CHARLOTTE, NC (WBTV) - Emails show Charlotte-Mecklenburg School District (CMS) Superintendent Ann Clark negotiating with state leaders about a bill the school board has spoken out against.
The bill is House Bill 1080. It would be called the Achievement School District bill. If approved, it could allow CMS to lose control of low-performing schools and the state could take them over. CMS was against the bill from the beginning. The district said even though the state would take over the failing schools, CMS would still have to pay for maintenance and transportation.
The board thinks that's unfair, and argues the method has not been proven to work in other states.
The superintendent knew the board was against HB 1080, but continued talking to the sponsor of the bill to try to improve it. The sponsor of the bill is Representative Rob Bryan. The problem was Clark's bosses didn't know about the talks.
In one email dated Tuesday, April 26, to Bryan, Clark wrote, "Thanks so much for your time on Friday for an incredibly promising conversation about our low performing schools."
Bryan responded to Clark, "Thank you for working with Sen. Ford and me on the proposed Achievement School District Bill. Below you will find a copy of the current legislation...please let me know if you can both support this new draft of the legislation..."
Clark responded in a May 11, email to Bryan, "I certainly support the pilot notion."
CMS School board member Rhonda Lennon responds to the released emails.
"It made me wish that Ms. Clark had just come to us sooner to let us know that she was talking to members of the House," Lennon said.
Lennon did approach Clark about what she did.
"She apologized for not looping us in sooner," Lennon said. "She regretted that she had really entered into those conversations."
Lennon and other board members are against House Bill 1080 because of how it would treat school workers.
In one email, Clark suggested to Bryan there should be discretion to hire teachers and staff as at-will employees with one year contracts. This means workers in failing schools could be fired without recourse.
"I absolutely do see a problem with that because again, all the problems that the schools are having are being placed on teachers who are working hard," Charlotte Mecklenburg Association of Educators President Erlene Lyde said.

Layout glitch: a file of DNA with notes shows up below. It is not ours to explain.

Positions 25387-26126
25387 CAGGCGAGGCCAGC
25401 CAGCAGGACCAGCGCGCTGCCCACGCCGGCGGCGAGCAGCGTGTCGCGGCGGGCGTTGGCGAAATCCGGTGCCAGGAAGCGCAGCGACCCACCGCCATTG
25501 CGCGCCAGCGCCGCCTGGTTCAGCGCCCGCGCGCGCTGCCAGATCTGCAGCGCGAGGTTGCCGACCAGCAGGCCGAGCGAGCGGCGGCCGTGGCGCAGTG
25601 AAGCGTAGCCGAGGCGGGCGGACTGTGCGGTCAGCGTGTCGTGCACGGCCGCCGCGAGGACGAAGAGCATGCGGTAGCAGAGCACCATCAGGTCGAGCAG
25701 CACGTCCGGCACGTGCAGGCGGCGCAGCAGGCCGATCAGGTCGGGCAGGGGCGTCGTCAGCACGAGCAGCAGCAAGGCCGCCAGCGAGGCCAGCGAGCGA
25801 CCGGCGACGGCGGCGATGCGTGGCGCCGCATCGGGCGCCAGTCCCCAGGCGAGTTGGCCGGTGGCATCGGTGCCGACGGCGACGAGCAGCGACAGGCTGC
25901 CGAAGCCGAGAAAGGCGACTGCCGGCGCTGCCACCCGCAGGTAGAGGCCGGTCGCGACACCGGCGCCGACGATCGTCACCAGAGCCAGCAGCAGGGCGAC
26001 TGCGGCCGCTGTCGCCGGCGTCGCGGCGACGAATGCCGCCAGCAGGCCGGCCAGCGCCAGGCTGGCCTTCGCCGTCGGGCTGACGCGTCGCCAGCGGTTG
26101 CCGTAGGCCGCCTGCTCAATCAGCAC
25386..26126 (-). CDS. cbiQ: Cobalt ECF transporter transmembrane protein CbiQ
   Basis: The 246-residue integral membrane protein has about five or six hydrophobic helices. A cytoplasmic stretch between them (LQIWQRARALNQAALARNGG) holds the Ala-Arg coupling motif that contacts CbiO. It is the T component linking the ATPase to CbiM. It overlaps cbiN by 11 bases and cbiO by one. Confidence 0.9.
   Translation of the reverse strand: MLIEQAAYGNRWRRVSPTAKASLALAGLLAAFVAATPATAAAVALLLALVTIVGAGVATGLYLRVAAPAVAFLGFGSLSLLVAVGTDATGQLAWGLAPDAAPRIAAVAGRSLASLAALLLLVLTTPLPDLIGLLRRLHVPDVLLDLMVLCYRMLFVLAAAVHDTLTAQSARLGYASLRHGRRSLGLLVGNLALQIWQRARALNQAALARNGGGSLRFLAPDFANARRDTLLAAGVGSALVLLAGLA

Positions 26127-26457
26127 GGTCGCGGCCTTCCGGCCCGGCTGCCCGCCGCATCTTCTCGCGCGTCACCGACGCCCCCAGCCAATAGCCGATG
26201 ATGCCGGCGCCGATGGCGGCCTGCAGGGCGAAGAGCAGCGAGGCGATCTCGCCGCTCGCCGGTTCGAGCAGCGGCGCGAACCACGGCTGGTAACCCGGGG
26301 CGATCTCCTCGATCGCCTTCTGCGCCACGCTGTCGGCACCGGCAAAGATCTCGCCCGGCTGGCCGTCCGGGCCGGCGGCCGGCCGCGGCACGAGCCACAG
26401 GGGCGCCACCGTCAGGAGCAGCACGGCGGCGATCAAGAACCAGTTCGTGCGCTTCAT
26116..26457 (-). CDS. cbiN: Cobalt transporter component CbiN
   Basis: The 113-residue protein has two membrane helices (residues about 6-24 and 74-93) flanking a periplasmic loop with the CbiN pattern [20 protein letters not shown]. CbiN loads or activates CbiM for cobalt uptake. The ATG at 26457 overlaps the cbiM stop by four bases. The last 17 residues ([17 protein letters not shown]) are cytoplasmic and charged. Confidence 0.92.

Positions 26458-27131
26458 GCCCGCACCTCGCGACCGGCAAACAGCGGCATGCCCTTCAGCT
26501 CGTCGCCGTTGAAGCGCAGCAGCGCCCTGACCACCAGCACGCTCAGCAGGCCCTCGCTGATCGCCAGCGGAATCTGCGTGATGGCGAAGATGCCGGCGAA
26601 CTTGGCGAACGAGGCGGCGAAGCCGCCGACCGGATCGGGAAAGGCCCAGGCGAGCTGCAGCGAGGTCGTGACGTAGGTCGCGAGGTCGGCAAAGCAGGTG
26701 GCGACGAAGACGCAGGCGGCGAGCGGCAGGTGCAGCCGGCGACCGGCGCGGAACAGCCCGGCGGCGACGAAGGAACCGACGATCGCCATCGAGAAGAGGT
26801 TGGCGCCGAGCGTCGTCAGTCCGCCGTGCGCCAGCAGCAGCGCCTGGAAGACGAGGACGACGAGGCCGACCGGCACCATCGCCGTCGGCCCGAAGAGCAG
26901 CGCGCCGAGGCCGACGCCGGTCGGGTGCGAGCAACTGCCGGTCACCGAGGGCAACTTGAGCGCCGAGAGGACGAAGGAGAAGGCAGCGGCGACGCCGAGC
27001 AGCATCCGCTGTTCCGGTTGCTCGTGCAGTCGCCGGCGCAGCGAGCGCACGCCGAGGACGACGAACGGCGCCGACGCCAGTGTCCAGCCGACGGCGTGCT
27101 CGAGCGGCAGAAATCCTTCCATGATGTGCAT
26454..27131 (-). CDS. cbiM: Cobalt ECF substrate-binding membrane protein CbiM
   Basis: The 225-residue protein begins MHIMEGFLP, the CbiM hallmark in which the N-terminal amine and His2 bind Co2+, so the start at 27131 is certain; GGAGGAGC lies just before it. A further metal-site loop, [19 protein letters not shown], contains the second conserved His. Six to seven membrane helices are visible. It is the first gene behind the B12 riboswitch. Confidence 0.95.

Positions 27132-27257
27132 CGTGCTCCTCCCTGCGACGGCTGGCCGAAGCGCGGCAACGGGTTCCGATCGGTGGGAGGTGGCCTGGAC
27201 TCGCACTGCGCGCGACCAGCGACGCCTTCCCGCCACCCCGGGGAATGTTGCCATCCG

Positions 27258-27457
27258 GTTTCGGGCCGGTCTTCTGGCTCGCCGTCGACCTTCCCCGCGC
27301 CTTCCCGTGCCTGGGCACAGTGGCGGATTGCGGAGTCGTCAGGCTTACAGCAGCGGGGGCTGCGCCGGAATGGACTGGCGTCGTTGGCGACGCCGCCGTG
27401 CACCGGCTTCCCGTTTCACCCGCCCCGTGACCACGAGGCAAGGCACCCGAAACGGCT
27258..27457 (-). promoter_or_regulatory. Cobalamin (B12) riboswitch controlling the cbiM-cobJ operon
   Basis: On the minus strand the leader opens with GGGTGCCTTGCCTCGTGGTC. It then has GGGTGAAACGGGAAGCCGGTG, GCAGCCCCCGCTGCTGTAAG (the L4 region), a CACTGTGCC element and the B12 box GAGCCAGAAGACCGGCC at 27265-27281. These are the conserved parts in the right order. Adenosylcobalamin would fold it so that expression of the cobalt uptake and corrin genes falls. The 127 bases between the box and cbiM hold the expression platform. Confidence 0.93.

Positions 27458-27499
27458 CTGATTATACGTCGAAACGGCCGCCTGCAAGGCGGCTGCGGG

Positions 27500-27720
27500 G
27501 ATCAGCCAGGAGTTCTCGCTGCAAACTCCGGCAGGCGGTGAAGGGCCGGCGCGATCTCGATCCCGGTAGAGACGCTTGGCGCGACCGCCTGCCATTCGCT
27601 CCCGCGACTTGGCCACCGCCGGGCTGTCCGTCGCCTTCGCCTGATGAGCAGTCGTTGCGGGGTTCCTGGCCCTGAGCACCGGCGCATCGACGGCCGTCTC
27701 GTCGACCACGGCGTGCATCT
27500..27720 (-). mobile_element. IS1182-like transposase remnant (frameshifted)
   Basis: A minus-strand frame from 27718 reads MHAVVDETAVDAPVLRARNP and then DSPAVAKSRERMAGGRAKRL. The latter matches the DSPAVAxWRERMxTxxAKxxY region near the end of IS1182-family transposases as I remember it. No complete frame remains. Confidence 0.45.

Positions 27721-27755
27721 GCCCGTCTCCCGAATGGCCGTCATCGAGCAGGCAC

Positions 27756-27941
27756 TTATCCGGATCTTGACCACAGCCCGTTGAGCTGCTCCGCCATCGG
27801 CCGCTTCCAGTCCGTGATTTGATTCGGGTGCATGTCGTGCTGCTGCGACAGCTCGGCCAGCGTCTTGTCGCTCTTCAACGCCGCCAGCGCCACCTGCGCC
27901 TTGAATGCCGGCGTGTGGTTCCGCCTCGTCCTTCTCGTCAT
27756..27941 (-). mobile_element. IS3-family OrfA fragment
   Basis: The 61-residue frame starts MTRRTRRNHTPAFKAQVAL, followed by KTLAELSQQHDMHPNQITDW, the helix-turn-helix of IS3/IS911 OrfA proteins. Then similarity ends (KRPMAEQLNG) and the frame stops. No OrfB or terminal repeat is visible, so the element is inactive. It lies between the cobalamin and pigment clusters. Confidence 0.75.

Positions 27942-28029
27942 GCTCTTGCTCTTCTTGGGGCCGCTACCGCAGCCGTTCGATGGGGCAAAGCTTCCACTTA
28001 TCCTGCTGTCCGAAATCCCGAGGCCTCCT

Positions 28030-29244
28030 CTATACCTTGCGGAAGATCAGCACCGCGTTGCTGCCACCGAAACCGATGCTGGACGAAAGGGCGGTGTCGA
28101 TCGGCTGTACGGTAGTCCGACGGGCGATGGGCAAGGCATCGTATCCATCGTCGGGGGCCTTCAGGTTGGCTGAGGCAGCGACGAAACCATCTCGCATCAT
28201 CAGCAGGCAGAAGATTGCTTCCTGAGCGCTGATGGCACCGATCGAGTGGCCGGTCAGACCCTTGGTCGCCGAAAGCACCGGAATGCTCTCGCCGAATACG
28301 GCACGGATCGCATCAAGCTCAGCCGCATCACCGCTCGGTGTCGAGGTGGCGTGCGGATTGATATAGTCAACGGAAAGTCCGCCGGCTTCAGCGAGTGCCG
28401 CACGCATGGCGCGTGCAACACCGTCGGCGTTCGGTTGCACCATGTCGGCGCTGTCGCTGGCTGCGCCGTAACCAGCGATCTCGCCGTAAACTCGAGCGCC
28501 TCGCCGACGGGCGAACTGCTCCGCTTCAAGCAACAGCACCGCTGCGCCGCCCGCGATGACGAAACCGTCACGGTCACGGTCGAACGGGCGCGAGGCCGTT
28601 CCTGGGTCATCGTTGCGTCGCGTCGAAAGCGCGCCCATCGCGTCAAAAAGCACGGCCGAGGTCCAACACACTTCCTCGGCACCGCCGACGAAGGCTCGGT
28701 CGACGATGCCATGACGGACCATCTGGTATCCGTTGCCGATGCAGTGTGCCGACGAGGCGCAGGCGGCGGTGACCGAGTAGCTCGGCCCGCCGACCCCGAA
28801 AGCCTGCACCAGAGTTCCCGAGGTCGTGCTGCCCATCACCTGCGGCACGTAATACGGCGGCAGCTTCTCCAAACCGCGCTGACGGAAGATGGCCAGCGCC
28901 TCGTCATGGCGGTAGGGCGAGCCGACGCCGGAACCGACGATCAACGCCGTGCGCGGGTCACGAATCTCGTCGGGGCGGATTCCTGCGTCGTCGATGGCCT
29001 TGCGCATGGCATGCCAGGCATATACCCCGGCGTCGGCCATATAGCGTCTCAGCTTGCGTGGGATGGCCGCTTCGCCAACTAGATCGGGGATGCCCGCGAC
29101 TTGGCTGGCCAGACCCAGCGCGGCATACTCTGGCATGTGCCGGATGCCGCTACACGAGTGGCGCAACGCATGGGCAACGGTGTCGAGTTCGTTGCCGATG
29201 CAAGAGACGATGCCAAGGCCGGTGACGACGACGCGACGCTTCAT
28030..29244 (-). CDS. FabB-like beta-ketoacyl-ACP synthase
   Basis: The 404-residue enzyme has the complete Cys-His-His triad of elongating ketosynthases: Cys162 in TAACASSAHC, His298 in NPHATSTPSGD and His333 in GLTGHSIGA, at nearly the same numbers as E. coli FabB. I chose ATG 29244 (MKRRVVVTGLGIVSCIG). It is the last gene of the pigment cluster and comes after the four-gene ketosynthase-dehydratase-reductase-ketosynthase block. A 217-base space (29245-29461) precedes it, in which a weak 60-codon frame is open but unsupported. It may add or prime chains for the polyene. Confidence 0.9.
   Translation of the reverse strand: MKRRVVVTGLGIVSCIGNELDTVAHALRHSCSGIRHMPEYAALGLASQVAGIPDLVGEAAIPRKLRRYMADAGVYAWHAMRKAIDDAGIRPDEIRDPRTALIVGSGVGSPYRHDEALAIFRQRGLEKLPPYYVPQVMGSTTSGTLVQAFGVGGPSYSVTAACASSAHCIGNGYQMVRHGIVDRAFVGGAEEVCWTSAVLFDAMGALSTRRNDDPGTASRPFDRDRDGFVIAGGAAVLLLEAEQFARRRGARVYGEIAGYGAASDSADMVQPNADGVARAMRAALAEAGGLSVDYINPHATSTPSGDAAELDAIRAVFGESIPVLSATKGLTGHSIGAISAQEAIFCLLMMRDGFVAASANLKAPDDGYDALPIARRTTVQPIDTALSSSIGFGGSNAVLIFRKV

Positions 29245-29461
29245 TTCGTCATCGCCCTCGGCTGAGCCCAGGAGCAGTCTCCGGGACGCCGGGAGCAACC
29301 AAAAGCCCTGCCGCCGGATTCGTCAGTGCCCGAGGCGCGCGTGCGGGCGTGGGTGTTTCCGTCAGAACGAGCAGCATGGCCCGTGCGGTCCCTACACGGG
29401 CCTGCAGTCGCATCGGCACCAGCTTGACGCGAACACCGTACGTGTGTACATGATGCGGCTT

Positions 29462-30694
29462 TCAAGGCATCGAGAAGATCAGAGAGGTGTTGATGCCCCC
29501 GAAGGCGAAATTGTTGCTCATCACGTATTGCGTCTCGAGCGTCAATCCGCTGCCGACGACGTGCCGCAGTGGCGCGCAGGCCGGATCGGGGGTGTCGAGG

Lyde is also against House Bill 1080, and said she let the school board know. She said when she heard about conversations between Clark and lawmakers about the bill, she thought the board changed their minds.
"I felt blindsided," she said, "That I have heard nothing from the board."
She then found out Clark had those discussions without telling her bosses.
"I am very surprised," Lyde said.
Lennon is concerned Clark's involvement could have helped get the bill passed in the House.
"I believe CMS was misrepresented by several people that basically were sharing the word that we did support it," Lennon said.
CMS is in the midst of a superintendent search, the board member said Charlotte's new top educator will be told about doing business without informing the supervisors.
"We'll make sure those processes are very well discussed in the onset," Lennon said, "So that we can eliminate any concern with that."
House Bill 1080 is now in the Senate. Board members have written a letter to lawmakers that they are against HB 1080 and at no time did they approve anyone to speak on their behalf to try to improve it.
"We would hope that our colleagues in Raleigh would have enough respect and collaborative thought to include us in conversations, before they represented that we were in support of something," Lennon said.
WBTV did contact Superintendent Ann Clark. She told us she had no comment about the emails.